Class actions and mass torts are two types of legal action involving several plaintiffs, or parties who file a lawsuit. During these claims, a lawsuit is filed on behalf of large groups of plaintiffs who were allegedly harmed by a common party, such as a drug manufacturing corporation. This party is referred to as the defendant in a lawsuit. Class actions and mass torts exist to streamline the legal process and simplify the resources, costs, and time involved by forming large groups of similar cases.
Class Action vs. Mass Tort
The main difference between class actions and mass torts is that plaintiffs in a mass tort are treated individually. Typically, the same evidence against the defendant is used to determine unique outcomes based on the specific details of each case. However, a class action results in one final judgment. This judgment is based on one plaintiff’s case. This plaintiff acts as a class representative for the other plaintiffs involved. As a result, all plaintiffs in a class action receive the same results.
A class action is a type of mass tort. After being consolidated, mass torts may be addressed through class action. However, a number of legal professionals advise against pursuing mass torts as class actions. This is primarily due to the fact that mass torts typically involve a wider variety of injuries, as well as questions of defenses and liability. These varying questions may affect plaintiffs in different ways that are not conducive to one representative judgment. To learn more about an increasing popular class action, visit Risperdal Lawsuit on Drug Dangers.
Class actions are typically filed on behalf of a group of plaintiffs who claim to suffer a common injury resulting from the fault of one of more defendants. This group is referred to as the “class.” Class actions are often pursued when sustained injuries are relatively minor and do not involve severe injury or death. The defendants of class actions are often large companies. Without a large group, these smaller-scale lawsuits may not result in a reasonable investment of resources, costs, and time.
In order to be “certified” as a class action, required criteria include that:
- The class must raise common factual and legal issues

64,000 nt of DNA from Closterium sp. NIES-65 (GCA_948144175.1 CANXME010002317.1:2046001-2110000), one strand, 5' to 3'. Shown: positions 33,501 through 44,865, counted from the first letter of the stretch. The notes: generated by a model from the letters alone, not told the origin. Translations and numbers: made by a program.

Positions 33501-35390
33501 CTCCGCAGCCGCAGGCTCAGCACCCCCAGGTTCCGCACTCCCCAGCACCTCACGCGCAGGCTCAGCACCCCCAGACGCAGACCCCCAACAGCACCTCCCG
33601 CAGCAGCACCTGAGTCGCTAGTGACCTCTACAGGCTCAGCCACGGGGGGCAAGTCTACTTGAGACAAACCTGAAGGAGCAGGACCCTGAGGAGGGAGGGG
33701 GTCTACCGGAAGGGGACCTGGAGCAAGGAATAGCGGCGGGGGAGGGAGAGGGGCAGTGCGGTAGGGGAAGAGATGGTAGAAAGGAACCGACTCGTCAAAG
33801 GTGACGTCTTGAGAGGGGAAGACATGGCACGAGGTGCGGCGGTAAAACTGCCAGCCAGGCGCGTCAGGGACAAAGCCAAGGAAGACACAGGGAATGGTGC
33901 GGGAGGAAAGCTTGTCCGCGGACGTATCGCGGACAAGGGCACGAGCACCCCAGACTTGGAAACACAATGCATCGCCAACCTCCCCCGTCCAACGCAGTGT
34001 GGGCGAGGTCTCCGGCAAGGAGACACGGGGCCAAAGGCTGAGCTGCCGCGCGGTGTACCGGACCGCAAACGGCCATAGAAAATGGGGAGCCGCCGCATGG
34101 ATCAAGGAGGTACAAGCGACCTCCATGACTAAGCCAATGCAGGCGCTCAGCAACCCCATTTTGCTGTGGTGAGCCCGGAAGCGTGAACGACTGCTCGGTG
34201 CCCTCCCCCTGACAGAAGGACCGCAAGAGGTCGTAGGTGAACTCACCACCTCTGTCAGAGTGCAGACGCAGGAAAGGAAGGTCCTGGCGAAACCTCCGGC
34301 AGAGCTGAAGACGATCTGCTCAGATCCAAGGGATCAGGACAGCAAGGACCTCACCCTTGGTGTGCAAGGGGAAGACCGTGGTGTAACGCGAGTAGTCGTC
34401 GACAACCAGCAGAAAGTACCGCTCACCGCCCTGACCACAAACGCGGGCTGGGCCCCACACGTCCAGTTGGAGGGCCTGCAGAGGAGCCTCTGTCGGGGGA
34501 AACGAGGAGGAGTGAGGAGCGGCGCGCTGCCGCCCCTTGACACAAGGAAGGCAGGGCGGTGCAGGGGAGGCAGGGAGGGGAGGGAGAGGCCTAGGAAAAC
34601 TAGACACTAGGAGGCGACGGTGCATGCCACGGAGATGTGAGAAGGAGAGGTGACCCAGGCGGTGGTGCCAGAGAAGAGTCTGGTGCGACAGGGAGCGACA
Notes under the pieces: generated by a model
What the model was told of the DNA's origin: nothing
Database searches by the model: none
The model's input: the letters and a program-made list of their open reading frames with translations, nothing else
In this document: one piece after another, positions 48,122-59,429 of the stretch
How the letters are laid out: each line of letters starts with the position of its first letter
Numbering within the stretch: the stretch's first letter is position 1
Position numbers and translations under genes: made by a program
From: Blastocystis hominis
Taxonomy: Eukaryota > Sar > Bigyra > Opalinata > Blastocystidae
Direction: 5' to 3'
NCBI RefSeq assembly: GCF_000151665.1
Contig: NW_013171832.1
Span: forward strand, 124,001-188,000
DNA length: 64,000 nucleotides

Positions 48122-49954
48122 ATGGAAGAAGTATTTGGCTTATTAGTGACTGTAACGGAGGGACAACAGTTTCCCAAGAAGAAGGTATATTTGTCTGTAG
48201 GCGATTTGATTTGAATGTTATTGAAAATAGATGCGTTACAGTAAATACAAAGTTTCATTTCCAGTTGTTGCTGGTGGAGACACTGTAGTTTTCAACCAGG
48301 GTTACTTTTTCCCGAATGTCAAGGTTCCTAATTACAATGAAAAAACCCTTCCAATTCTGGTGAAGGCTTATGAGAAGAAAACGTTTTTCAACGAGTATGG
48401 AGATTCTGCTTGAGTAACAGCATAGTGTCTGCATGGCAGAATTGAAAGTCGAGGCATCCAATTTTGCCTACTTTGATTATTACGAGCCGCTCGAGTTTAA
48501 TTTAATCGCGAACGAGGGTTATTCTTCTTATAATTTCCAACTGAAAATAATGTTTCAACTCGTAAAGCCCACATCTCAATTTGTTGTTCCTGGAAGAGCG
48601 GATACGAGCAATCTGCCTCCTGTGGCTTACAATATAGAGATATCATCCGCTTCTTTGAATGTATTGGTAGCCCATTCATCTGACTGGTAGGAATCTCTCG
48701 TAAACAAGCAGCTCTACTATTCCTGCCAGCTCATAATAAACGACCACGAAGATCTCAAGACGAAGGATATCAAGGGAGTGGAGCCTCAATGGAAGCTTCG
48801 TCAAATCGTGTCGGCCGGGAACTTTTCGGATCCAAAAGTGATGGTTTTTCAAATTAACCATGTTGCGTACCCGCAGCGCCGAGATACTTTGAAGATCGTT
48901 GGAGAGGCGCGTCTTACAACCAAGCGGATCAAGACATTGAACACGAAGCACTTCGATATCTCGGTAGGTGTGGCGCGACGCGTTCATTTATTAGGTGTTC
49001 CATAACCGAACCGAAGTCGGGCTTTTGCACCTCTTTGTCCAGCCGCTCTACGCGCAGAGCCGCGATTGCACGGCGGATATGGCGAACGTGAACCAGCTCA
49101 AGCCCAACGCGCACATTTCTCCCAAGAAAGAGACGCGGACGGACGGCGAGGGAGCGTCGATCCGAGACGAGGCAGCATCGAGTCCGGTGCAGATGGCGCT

- The class must be so large that it would be impractical to name and join each involved plaintiff
- The claims and defenses of the class representative(s) must be similar to the claims and defenses of the rest of the class
- The class representative(s) will serve as a fair and adequate protection of the interests of rest of the class
In a mass tort, the plaintiffs often experience unique cases of personal injury or death. Since these cases are not easily defined as “typical,” individual evidence for each case is often needed to reach an adequate verdict. In an ideal mass tort, the same evidence can be used to support each plaintiff’s case. Once liability is established on the part of the defendant, individual rulings can be made for each plaintiff.
Mass Tort Example
For example, a mass tort may apply to a stage collapse during a large concert which resulted in several types of injuries to various individuals. In this mass tort, all plaintiffs would need to provide sufficient evidence of the cause of the collapse and which parties were responsible for the collapse. With this evidence, each plaintiff would then receive his or her own verdict based on the injuries sustained during the incident.
Determining Which Action to Pursue
A number of factors must be considered before determining if a plaintiff should participate in a class action versus a mass tort. Mass torts are often pursued when a case does meet the full criteria to qualify for a class action. This can occur when each plaintiff has several uncommon and individual case circumstances that do not widely apply to the entire group. When individual cases vary greatly, the same legal facts and principles cannot be used to adequately resolve each case.
Orlando Class Action Lawyers
Individuals or families of individuals should speak to a qualified class action lawyers if they believe they may be eligible to participate in a class action or mass tort. A class action and mass tort lawyer can help answer the complex questions required to classify a lawsuit. The class action and mass tort attorney can also help to gather evidence and provide insight and instruction during the legal process.
“Federal Rules of Civil Procedure: Rule 23. Class Actions.”Legal Information Institute. Cornell University Law School. Web. 16 Sep 2013. <http://www.law.cornell.edu/rules/frcp/rule_23>.
Powell, Lewis F., III. “Class settlement of mass tort cases.” Sedona Conference Journal Fall 2006: 259+. Academic OneFile. Web. 16 Sept. 2013.
Wasserman, Rhonda. “Secret Class Action Settlements.” Review of Litigation 31.4 (2012): 889-942. Academic Search Complete. Web. 16 Sept. 2013.